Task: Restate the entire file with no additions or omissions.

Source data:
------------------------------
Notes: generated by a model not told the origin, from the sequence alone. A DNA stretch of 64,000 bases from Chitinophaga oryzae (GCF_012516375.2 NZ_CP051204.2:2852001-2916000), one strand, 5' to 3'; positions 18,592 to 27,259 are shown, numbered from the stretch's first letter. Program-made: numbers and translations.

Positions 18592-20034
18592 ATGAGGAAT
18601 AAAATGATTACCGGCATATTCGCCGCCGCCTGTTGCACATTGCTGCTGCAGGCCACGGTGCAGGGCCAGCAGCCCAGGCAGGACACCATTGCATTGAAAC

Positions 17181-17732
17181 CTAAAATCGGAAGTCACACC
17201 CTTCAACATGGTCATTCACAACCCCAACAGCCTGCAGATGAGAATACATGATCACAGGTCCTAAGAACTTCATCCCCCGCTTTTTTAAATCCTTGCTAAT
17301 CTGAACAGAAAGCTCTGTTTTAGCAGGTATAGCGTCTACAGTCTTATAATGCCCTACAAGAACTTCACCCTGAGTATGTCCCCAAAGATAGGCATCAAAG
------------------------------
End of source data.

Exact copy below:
Notes: generated by a model not told the origin, from the sequence alone. A DNA stretch of 64,000 bases from Chitinophaga oryzae (GCF_012516375.2 NZ_CP051204.2:2852001-2916000), one strand, 5' to 3'; positions 18,592 to 27,259 are shown, numbered from the stretch's first letter. Program-made: numbers and translations.

Positions 18592-20034
18592 ATGAGGAAT
18601 AAAATGATTACCGGCATATTCGCCGCCGCCTGTTGCACATTGCTGCTGCAGGCCACGGTGCAGGGCCAGCAGCCCAGGCAGGACACCATTGCATTGAAAC

Positions 17181-17732
17181 CTAAAATCGGAAGTCACACC
17201 CTTCAACATGGTCATTCACAACCCCAACAGCCTGCAGATGAGAATACATGATCACAGGTCCTAAGAACTTCATCCCCCGCTTTTTTAAATCCTTGCTAAT
17301 CTGAACAGAAAGCTCTGTTTTAGCAGGTATAGCGTCTACAGTCTTATAATGCCCTACAAGAACTTCACCCTGAGTATGTCCCCAAAGATAGGCATCAAAG